One of the nation’s most daring chefs, 33-year-old Grant Achatz of Alinea, was diagnosed last week with a rare and advanced form of mouth cancer. The Chicago-based chef first shared the sad news on the eGullet boards before sending out a statement to the press, and Gulleteers were right there with words of sympathy; food writers and bloggers quickly followed. Achatz, for his part, has been nothing but positive in the face of the setback; as he wrote on eGullet:
I remain, and will remain, actively and optimistically engaged in operations at Alinea to the largest extent possible. Alinea will continue to perform at the level people have come to expect from us—I insist on that.
Unfortunately, Achatz’s ability to oversee his staff by tasting and helping fine-tune recipes may be curtailed even if the cancer is stopped, the Chicago Tribune reports:
If chemotherapy is successful, there remains a possibility that Achatz will lose all sense of taste.
‘It’s Shakespearean,’ said Nick Kokonas, Achatz’s friend and co-owner of Alinea. ‘This is like a painter whose eyes are taken from him, a pianist who has his fingers cut off.’
I hope for Achatz’s sake that his friend’s dramatic pronouncement is premature; but as the Ethicurean notes, treatment for this aggressive cancer could limit his ability not only to taste, but also “to work the long, long hours required of a chef.”
Meanwhile, in another eGullet thread, members discuss whether Achatz’s line of work might actually have increased his chances of developing this kind of cancer. User robyn mentions that she is friends with another young chef who was recently diagnosed with an oral/nasal cancer: “Our friend told us that one of his doctors told him that one of the possible causes of his cancer was working in restaurant kitchens for years and years,” she writes. User gfweb found one study of cooks who’d spent 40 years or more working in kitchens that cooked with fossil fuel or wood and apparently had roughly double the risk of oral cancer. While this is only one study, other users were quick to point out the many health hazards of kitchen work, including ultrahigh stress levels and exposure to dangerous cleaning chemicals.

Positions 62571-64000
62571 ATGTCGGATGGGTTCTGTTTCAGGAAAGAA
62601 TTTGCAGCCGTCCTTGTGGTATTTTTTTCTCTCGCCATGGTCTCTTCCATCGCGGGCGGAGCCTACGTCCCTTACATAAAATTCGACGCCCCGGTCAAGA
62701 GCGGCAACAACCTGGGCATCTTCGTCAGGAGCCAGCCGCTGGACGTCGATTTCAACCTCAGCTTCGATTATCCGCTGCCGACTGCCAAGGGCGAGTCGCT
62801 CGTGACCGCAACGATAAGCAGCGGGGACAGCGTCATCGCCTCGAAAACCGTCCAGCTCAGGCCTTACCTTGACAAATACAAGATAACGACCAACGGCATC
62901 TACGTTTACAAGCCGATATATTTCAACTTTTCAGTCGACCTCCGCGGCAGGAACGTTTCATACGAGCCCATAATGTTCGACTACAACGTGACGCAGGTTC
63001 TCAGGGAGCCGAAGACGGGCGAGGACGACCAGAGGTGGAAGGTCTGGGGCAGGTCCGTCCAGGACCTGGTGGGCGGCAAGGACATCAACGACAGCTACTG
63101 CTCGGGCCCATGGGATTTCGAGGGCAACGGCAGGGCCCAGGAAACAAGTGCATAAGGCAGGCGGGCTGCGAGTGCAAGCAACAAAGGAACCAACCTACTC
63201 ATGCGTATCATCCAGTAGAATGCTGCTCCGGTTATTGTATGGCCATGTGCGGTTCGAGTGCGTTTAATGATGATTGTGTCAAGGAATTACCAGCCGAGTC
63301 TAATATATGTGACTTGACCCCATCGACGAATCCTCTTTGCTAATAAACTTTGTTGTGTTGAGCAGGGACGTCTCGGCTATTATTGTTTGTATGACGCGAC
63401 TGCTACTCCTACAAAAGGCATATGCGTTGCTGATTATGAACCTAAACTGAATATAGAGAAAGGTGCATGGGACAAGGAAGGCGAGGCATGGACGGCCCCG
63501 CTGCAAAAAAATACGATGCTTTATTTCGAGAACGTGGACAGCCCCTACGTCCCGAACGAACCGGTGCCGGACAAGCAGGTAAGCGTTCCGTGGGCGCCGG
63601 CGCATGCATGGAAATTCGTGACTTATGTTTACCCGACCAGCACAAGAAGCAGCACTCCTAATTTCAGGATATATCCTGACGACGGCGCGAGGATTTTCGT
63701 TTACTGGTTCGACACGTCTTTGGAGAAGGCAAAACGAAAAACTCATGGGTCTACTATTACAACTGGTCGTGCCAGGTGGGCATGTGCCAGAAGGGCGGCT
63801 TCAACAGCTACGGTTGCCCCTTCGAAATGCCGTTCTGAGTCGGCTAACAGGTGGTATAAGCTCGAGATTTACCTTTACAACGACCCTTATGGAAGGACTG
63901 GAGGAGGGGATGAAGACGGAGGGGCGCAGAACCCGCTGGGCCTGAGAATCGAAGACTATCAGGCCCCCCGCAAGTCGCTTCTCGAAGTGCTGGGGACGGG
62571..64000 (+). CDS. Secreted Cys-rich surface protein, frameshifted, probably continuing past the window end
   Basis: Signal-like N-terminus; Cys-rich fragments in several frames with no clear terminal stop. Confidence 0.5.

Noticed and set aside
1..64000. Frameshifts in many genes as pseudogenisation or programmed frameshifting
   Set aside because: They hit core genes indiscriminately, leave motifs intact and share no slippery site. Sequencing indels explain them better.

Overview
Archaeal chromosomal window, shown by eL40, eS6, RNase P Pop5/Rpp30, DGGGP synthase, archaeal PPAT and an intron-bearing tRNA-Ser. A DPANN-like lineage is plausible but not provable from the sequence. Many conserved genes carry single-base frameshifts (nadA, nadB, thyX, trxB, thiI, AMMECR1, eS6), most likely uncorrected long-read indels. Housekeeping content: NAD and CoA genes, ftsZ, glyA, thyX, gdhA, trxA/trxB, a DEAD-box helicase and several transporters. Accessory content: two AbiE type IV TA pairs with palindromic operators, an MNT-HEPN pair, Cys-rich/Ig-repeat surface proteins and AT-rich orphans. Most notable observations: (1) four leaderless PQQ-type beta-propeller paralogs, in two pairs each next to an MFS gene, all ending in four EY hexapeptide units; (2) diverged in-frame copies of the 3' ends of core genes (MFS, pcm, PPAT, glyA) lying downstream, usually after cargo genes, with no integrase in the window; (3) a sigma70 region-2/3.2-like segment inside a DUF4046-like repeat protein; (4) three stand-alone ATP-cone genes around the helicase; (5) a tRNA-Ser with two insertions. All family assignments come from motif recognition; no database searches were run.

Whether Achatz’s disease is linked to restaurant working conditions, it’s definitely important to ask whether kitchens could be made more hospitable to their employees; and hopefully one positive outcome here will be an increased attention to the health of cooks and chefs.
As it happens, I booked my first ever reservation at Alinea a few days before Achatz announced his sad news; my boyfriend and I will be dining there next week on our vacation in Chicago. It’s undoubtedly a strange time for the restaurant, but I’m confident our dinner will be a memorable experience no matter what. I hope we’ll be able to make plenty of return visits in the coming years.